Journalism and Media Communication mulls how to meet the needs of a changing field

Participants at the summit

JMC Alumna Angelica (Riley) Wedell, ’09, marketing and business development manager at National Research Center, Inc., participated in sessions targeting marketing and public relations curriculum. Photos by Greg Luft

In an effort to keep up with the constantly changing nature of its discipline, CSU’s Department of Journalism and Media Communication held its first “undergraduate curriculum stakeholder’s summit” this spring to engage faculty with current and former students as well as professionals in the industry.

The summit, held April 20 at the Fort Collins Hilton, provided about 80 of the department’s stakeholders with the chance to share how the JMC curriculum could be improved to make sure that its graduates are well-prepared for their first jobs after college. Those in attendance included current and former members of Rocky Mountain Student Media staff, alumni, JMC faculty and staff, professionals from a variety of communication fields and current JMC students.

Participants at the summit
This group of students, alumni and faculty focused on curricular needs and opportunities in advertising.

The daylong retreat was facilitated by Jennifer Sizemore, vice president and editor-in-chief of Starbucks in Seattle, who led the site visit team for the department’s most recent accreditation.

‘Distinctive approach’

“Media and communications change very quickly, and we wanted everyone’s input on how to continue improving over time,” said Greg Luft, head of the department. “This is a pretty distinctive approach to curriculum development. We did this about eight years ago, but on a much smaller scale, and it was very helpful as a first step in what was about a five-year process when we developed 26 new courses. Now it’s time to go again.”

Katie Abrams, a JMC associate professor and chair of the department’s Undergraduate Committee, began the day by outlining the various ways that the department’s undergraduate program is evaluated, from the unit and college level to the university and accrediting agency level. She noted that in the 2016 National Survey of Student Engagement, JMC seniors rated their experience in the department higher than the average CSU senior in 10 out of 14 categories. The few areas in which JMC seniors’ ratings were below the campus average included quantitative reasoning, collaborative learning with peers and high-impact practices involving service learning and the learning community.

Participants at the summit

Abrams presents the results of the National Survey on Student Engagement. Photos by Greg Luft

Abrams outlined those and other areas for targeted improvement, like boosting undergraduate research with faculty, providing students with prompt and detailed feedback, and bolstering student learning strategies. She also presented results of other assessments from internships, capstone and reviewer surveys, the Undergraduate Committee, alumni surveys and the accreditation process. In one survey, 77 percent of alumni respondents who graduated between 2011 and 2015 reported that their degree of preparation for their first communication job was “excellent” or “good.”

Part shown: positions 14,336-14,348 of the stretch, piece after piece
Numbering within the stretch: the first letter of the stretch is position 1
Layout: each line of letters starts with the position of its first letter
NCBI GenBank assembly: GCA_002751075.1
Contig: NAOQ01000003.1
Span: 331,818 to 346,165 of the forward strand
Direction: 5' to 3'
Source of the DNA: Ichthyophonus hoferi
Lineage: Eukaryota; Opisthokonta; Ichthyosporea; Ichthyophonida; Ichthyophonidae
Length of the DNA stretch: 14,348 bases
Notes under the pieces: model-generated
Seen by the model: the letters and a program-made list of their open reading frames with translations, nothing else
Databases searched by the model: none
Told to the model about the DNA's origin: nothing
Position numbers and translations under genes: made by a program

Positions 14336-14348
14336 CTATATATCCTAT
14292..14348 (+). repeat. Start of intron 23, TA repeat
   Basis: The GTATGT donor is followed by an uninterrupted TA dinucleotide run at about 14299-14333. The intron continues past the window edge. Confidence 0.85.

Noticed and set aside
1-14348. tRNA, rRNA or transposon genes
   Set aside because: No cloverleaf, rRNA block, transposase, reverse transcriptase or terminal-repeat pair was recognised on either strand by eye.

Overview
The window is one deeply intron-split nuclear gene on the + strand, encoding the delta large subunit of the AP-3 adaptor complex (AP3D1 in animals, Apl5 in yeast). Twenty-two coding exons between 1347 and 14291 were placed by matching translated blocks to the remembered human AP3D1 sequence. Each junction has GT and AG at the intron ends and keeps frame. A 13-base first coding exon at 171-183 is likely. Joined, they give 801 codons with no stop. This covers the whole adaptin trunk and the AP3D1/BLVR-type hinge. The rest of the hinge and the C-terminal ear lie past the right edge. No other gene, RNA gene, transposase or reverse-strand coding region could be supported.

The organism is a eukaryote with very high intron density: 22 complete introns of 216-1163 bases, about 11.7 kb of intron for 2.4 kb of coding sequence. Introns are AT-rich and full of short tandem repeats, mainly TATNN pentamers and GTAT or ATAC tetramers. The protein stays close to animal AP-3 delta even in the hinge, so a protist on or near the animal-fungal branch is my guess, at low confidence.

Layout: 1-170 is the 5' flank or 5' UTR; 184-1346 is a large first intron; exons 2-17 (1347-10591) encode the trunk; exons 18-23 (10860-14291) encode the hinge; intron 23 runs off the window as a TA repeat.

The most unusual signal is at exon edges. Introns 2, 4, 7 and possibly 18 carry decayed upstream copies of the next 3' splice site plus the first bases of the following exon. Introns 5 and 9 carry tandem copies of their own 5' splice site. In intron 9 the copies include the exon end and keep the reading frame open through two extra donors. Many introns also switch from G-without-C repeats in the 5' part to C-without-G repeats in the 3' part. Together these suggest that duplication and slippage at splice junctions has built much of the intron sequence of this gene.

Breakout groups

Using hundreds of Post-It notes, the participants shared their ideas on things like new skills needed in the field, as well as old skills that will always be needed. Then they were divided into breakout groups to discuss each sector of journalism and media communication, from public relations and marketing to news content and production. For each sector, the groups were charged with identifying what they think is and isn’t working in the curriculum, and where ethics, law and digital/social media should be incorporated. They took turns presenting what’s missing, what the department should stop doing, and one big idea for JMC to consider.

A variety of new and long-considered ideas emerged, including:

  • Improve the department’s facilities in the Clark Building
  • Coursework in both media law and media ethics should be required and emphasized more
  • Add more structured mentorship programs, including those in student media
  • Provide more education on cultural competency and how certain language can be insensitive
  • Focus more on fundamentals like copyediting
  • Create more learning opportunities in audio production
  • Don’t charge tuition for unpaid internships
  • Have more class assignments linked to student media
  • Consider offering certificates in areas like web development skills
Participants at the summit

Follow-up in the fall

After the participants used their Post-It notes to vote for their favorite ideas written on sheets hanging from the walls, Luft told the group that the top recommendations will be discussed by the Undergraduate Committee and at the JMC’s faculty retreat in the fall.

Since the summit, as part of the University’s Program Review process, in June the Department successfully applied for university funds to launch a comprehensive curriculum research effort, and an emerging trends workshop series that will run in the next academic year.

Sizemore thanked and lauded the group for participating in the forward-thinking event.

“This really recognizes the shifting, chaotic state of this industry,” she said.

The Department of Journalism and Media Communication is in CSU’s College of Liberal Arts.